So do you get a little shaky, a little jittery, really tired and then you eat and you feel so much better. That's also another type of blood sugar imbalance. And certainly I also incorporate some labs in my practice. I'll always look at fasting glucose, fasting insulin, hemoglobin A1C, glycomark.
So I'll look at all of these, to see where the needle is. Is there, is it going towards more insulin resistant or hypoglycemia? So not sexy, but I think this is super critical. And if we don't get this right, then it's going to lead to a surge in cortisol. Cortisol is our stress hormone, and it'll continue to cause this stress vicious cycle to keep going, and then that'll just have downstream negative effects on your energy.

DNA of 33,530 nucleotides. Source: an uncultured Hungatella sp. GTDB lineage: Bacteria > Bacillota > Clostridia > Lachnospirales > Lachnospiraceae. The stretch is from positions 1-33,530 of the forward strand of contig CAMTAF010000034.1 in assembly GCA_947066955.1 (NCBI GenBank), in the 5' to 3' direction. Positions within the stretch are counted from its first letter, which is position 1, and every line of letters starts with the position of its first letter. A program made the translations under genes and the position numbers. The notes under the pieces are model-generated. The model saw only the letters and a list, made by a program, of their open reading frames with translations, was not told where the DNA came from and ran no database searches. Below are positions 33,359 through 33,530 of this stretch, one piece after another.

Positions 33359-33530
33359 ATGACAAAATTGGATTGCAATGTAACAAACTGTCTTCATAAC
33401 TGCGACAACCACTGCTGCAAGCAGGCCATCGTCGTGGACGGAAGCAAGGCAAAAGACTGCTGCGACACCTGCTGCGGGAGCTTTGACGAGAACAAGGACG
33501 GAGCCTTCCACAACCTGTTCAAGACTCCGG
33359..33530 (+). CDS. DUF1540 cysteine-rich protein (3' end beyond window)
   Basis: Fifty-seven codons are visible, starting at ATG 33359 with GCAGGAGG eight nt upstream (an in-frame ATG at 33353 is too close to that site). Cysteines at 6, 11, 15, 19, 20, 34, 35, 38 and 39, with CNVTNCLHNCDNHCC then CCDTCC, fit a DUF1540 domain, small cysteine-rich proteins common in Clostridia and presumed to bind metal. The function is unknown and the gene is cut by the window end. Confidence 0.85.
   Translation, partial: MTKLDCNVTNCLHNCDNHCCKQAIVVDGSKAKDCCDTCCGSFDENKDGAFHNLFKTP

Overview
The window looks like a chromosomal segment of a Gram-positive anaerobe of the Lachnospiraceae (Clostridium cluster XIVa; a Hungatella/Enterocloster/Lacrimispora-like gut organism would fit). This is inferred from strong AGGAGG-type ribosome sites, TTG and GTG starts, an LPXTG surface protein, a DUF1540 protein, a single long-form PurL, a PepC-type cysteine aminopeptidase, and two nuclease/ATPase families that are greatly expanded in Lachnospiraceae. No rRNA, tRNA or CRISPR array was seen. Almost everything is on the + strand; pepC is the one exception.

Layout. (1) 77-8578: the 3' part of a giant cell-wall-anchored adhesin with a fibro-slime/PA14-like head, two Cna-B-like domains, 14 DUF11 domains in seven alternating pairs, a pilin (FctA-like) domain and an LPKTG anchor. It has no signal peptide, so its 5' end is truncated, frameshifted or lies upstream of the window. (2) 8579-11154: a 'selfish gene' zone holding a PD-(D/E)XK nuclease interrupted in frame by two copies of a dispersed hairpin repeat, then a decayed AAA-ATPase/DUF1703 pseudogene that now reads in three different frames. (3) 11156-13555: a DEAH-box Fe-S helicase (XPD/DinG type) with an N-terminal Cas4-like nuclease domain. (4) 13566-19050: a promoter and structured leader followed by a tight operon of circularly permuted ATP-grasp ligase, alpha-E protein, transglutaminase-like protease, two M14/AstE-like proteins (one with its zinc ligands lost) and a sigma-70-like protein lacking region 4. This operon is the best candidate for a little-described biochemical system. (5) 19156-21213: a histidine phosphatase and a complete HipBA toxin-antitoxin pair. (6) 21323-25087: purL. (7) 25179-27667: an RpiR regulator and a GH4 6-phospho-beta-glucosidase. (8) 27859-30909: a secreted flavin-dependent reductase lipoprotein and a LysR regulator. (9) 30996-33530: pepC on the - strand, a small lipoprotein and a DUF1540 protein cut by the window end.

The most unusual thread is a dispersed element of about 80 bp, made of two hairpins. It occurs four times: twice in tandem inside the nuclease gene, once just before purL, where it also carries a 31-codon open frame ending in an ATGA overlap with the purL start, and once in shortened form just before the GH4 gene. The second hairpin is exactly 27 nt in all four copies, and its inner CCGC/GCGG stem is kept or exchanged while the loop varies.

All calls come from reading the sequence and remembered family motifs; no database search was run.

Long-term, so that's number one. And then, okay. Now the list. So I would say that if you happen to have Hashimoto's, so the auto-immune version of hypothyroidism and close to, I believe in the literature, it says about 90% of all hypothyroid cases. Eventually can turn into, if not already is more of the auto-immune presentation.
so in that case, the number one food that you'd want to eliminate would be gluten or wheat. And the reason for that is because gluten shares a lot of the same amino acids or protein as your own thyroid gland. So every time you're ingesting gluten, your body thinks that if your body's already identified gluten as a kind of a foreign invader, then every time you ingest it, not only will it attack the gluten itself, but it'll also attack your thyroid.
And that will, be that active pathology will keep going every single time you eat gluten and make your thyroid symptoms a lot worse. So that is my number one food that I would suggest to eliminate if you're already on the autoimmune spectrum. And then certainly if you feel that, I have some clients that will say this changed my entire life, just removing this one food.